Valid for Submission
L94.1 is a billable diagnosis code used to specify a medical diagnosis of linear scleroderma. The code L94.1 is valid during the fiscal year 2021 from October 01, 2020 through September 30, 2021 for the submission of HIPAA-covered transactions.
The ICD-10-CM code L94.1 might also be used to specify conditions or terms like coup de sabre scleroderma, linear scleroderma or localized scleroderma.
Tabular List of Diseases and Injuries
The Tabular List of Diseases and Injuries is a list of ICD-10 codes, organized "head to toe" into chapters and sections with coding notes and guidance for inclusions, exclusions, descriptions and more. The following references are applicable to the code L94.1:
Inclusion TermsInclusion Terms
These terms are the conditions for which that code is to be used. The terms may be synonyms of the code title, or, in the case of "other specified" codes, the terms are a list of the various conditions assigned to that code. The inclusion terms are not necessarily exhaustive. Additional terms found only in the Alphabetic Index may also be assigned to a code.
- En coup de sabre lesion
Index to Diseases and Injuries
The Index to Diseases and Injuries is an alphabetical listing of medical terms, with each term mapped to one or more ICD-10 code(s). The following references for the code L94.1 are found in the index:
- - En coup de sabre lesion - L94.1
- - Scleroderma, sclerodermia (acrosclerotic) (diffuse) (generalized) (progressive) (pulmonary) - See Also: Sclerosis, systemic; - M34.9
- - linear - L94.1
The following clinical terms are approximate synonyms or lay terms that might be used to identify the correct diagnosis code:
- Coup de sabre scleroderma
- Linear scleroderma
- Localized scleroderma
- SCLERODERMA LOCALIZED-. a term used to describe a variety of localized asymmetrical skin thickening that is similar to those of systemic scleroderma but without the disease features in the multiple internal organs and blood vessels. lesions may be characterized as patches or plaques morphea bands linear or nodules.
Diagnostic Related Groups - MS-DRG Mapping
|MS-DRG||MS-DRG Title||MCD||Relative Weight|
|606||MINOR SKIN DISORDERS WITH MCC||09||1.511|
|607||MINOR SKIN DISORDERS WITHOUT MCC||09||0.8256|
The relative weight of a diagnostic related group determines the reimbursement rate based on the severity of a patient's illness and the associated cost of care during hospitalization.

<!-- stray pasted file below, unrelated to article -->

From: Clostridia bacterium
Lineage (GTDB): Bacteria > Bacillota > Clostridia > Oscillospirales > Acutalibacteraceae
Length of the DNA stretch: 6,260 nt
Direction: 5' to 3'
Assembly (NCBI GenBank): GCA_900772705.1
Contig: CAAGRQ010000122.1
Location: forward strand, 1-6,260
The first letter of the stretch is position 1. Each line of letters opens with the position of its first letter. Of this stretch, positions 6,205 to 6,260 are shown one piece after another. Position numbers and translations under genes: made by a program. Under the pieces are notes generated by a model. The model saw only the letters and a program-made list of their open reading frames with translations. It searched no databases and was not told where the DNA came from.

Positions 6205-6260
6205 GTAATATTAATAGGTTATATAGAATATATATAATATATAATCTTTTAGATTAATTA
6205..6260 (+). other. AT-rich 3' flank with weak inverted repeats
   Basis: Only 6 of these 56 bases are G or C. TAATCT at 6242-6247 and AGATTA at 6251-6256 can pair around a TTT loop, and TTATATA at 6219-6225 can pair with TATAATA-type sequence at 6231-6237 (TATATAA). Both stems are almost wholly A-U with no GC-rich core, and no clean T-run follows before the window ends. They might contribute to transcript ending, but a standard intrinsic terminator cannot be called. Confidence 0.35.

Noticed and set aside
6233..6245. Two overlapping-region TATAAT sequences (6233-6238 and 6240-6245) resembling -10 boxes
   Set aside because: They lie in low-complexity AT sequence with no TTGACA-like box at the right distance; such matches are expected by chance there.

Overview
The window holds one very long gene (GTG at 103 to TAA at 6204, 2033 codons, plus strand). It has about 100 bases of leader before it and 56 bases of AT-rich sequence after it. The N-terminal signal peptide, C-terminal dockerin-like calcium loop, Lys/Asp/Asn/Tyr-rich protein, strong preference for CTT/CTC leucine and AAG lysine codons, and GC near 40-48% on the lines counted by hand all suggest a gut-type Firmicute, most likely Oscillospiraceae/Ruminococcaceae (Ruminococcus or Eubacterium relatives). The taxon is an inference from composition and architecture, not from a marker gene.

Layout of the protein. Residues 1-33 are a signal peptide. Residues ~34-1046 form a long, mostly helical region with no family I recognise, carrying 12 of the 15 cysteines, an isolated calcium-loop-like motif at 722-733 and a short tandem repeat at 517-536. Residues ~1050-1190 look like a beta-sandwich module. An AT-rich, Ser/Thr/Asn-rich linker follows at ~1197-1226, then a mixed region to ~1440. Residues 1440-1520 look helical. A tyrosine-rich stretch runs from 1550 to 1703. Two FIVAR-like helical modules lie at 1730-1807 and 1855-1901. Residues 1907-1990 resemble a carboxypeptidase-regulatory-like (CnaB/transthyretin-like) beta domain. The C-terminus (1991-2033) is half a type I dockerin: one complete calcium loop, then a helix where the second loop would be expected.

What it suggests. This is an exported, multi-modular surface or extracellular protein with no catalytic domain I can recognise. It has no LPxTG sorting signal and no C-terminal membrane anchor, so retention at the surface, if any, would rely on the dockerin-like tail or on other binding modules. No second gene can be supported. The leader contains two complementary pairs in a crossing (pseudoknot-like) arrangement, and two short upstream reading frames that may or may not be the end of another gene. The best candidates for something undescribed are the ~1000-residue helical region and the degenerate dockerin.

Convert L94.1 to ICD-9 Code
The General Equivalency Mapping (GEM) crosswalk indicates an approximate mapping between the ICD-10 code L94.1 its ICD-9 equivalent. The approximate mapping means there is not an exact match between the ICD-10 code and the ICD-9 code and the mapped code is not a precise representation of the original code.
Information for Patients
Also called: Circumscribed scleroderma, Dermatosclerosis, Morphea, Systemic sclerosis
Scleroderma means hard skin. It is a group of diseases that cause abnormal growth of connective tissue. Connective tissue is the material inside your body that gives your tissues their shape and helps keep them strong. In scleroderma, the tissue gets hard or thick. It can cause swelling or pain in your muscles and joints.
Symptoms of scleroderma include
- Calcium deposits in connective tissues
- Raynaud's phenomenon, a narrowing of blood vessels in the hands or feet
- Swelling of the esophagus, the tube between your throat and stomach
- Thick, tight skin on your fingers
- Red spots on your hands and face
No one knows what causes scleroderma. It is more common in women. It can be mild or severe. Doctors diagnose scleroderma using your medical history, a physical exam, lab tests, and a skin biopsy. There is no cure, but various treatments can control symptoms and complications.
NIH: National Institute of Arthritis and Musculoskeletal and Skin Diseases
- Collagen vascular disease (Medical Encyclopedia)
- Scleroderma (Medical Encyclopedia)
- Swallowing problems (Medical Encyclopedia)
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